KABUL, Afghanistan — Twelve foreign soldiers, including seven Americans, were killed in separate attacks on the deadliest day of the year for Western forces in Afghanistan. A U.S. civilian contractor who trains Afghan police also died in a brazen suicide assault.
The bloodshed Monday comes as insurgents step up bombings and other attacks ahead of a major NATO operation in the Taliban stronghold of Kandahar that Washington hopes will turn the tide of the nearly nine-year war.
Half the NATO deaths — five Americans — occurred in a single blast in eastern Afghanistan, U.S. spokesman Col. Wayne Shanks said without giving further details. It was a grim reminder the insurgents can strike throughout the country — not simply in the south, which has become the main focus of the U.S. campaign.
Two other U.S. troops were killed in separate attacks in the south — one in a bombing and the other by small arms fire.
NATO said three other service members were killed in attacks in the east and south but gave no further details. The French government announced one of the victims was a sergeant in the French Foreign Legion killed by a rocket in Kapisa province northeast of Kabul. Three other Legionnaires were wounded.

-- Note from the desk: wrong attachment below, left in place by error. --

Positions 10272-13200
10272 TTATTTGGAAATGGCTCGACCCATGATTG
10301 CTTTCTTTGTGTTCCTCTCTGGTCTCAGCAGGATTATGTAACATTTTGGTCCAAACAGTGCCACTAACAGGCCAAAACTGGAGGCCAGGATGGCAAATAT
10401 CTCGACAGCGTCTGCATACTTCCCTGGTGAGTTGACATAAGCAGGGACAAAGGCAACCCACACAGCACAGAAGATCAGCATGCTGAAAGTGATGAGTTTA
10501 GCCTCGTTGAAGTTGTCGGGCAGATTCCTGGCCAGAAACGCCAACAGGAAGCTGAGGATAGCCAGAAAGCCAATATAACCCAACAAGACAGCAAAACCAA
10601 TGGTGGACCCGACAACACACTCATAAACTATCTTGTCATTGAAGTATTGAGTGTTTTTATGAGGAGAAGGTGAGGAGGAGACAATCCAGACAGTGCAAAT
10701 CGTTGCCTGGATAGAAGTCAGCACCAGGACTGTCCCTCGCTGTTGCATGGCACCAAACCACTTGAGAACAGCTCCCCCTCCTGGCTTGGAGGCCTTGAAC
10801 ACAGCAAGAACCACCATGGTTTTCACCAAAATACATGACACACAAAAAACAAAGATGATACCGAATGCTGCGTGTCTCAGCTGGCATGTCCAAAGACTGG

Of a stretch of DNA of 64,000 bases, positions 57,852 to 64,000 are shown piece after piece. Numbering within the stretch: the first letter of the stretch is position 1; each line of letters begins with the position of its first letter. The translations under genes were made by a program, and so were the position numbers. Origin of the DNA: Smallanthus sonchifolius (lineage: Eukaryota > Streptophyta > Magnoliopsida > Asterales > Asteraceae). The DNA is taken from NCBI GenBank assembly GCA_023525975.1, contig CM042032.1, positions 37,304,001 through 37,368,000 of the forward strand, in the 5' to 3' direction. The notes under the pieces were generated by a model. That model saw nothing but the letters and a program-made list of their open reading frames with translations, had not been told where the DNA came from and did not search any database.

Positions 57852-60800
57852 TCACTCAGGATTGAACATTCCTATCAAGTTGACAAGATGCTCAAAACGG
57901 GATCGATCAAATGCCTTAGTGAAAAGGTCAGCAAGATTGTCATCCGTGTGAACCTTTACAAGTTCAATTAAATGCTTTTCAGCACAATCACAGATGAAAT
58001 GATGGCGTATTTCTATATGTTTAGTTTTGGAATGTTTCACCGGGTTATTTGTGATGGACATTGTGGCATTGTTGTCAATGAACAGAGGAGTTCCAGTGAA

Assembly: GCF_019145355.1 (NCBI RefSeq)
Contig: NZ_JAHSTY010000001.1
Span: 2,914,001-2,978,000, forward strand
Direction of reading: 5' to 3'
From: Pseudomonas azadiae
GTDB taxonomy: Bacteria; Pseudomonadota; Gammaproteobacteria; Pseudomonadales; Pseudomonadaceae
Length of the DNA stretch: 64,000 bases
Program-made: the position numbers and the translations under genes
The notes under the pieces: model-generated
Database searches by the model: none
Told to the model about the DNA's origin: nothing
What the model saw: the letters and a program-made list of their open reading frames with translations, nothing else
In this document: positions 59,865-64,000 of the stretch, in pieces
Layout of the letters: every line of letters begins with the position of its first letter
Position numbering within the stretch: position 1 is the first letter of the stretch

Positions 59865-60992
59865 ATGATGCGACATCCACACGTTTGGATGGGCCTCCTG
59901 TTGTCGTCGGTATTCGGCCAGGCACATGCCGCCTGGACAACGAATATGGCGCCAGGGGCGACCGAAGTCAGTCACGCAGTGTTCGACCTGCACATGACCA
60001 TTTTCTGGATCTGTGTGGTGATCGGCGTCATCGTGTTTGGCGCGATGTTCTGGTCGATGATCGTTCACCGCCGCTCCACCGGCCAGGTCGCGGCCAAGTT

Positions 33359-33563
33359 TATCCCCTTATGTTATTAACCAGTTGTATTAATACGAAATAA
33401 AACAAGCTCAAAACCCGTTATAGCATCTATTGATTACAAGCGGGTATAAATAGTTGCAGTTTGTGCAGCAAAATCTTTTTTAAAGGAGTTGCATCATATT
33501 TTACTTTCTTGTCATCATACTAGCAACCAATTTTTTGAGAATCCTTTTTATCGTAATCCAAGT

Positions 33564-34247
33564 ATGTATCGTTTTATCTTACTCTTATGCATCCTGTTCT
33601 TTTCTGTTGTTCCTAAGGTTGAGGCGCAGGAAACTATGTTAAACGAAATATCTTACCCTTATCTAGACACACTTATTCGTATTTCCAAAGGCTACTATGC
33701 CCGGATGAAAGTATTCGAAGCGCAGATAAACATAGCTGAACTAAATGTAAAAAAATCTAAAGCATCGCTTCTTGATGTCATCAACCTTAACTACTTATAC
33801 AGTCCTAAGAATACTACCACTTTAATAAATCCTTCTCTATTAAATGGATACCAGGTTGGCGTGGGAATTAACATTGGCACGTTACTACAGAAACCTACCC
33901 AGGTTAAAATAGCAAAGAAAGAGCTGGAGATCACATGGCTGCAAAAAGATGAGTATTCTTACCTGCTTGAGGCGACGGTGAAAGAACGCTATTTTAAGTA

Also, two Australian soldiers were killed by an improvised explosive device in southern Afghanistan's Uruzgan province, Acting Defense Force Chief Lt. Gen. David Hurley told reporters today.
The American police trainer and a Nepalese security guard were killed when a team of three suicide bombers attacked the main gates of the police training center in the southern city of Kandahar, U.S. officials said.
Afghan officials said one bomber blew a hole in the outer wall, enabling the two others to rush inside, where they were killed in a gun battle. Afghan officials said three police were wounded.
It was the deadliest day for NATO since Oct. 26, when 11 American troops were killed, including seven who died in a helicopter crash in eastern Afghanistan. The crash was not believed a result of hostile fire.